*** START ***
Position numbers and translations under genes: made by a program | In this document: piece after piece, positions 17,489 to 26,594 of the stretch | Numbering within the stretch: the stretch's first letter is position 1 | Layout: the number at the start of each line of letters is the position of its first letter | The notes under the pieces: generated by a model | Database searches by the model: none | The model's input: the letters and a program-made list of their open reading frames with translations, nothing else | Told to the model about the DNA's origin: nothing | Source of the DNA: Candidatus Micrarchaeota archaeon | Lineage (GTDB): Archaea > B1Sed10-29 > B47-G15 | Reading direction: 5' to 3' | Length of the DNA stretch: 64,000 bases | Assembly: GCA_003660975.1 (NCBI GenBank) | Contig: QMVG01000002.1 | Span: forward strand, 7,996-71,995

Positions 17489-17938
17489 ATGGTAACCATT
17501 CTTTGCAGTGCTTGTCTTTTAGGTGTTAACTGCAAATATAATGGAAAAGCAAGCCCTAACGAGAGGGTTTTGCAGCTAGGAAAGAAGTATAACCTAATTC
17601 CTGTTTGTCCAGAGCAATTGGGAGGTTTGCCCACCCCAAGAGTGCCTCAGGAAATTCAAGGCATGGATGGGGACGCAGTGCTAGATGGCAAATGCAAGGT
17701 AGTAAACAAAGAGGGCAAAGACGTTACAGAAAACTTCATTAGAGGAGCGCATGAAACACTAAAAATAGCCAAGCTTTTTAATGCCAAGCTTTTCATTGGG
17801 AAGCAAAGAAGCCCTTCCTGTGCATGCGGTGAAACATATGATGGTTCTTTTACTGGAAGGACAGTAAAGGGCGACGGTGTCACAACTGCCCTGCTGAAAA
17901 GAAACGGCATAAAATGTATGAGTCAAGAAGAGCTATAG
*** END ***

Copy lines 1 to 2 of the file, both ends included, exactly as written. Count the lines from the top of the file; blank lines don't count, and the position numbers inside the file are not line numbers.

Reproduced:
Position numbers and translations under genes: made by a program | In this document: piece after piece, positions 17,489 to 26,594 of the stretch | Numbering within the stretch: the stretch's first letter is position 1 | Layout: the number at the start of each line of letters is the position of its first letter | The notes under the pieces: generated by a model | Database searches by the model: none | The model's input: the letters and a program-made list of their open reading frames with translations, nothing else | Told to the model about the DNA's origin: nothing | Source of the DNA: Candidatus Micrarchaeota archaeon | Lineage (GTDB): Archaea > B1Sed10-29 > B47-G15 | Reading direction: 5' to 3' | Length of the DNA stretch: 64,000 bases | Assembly: GCA_003660975.1 (NCBI GenBank) | Contig: QMVG01000002.1 | Span: forward strand, 7,996-71,995

Positions 17489-17938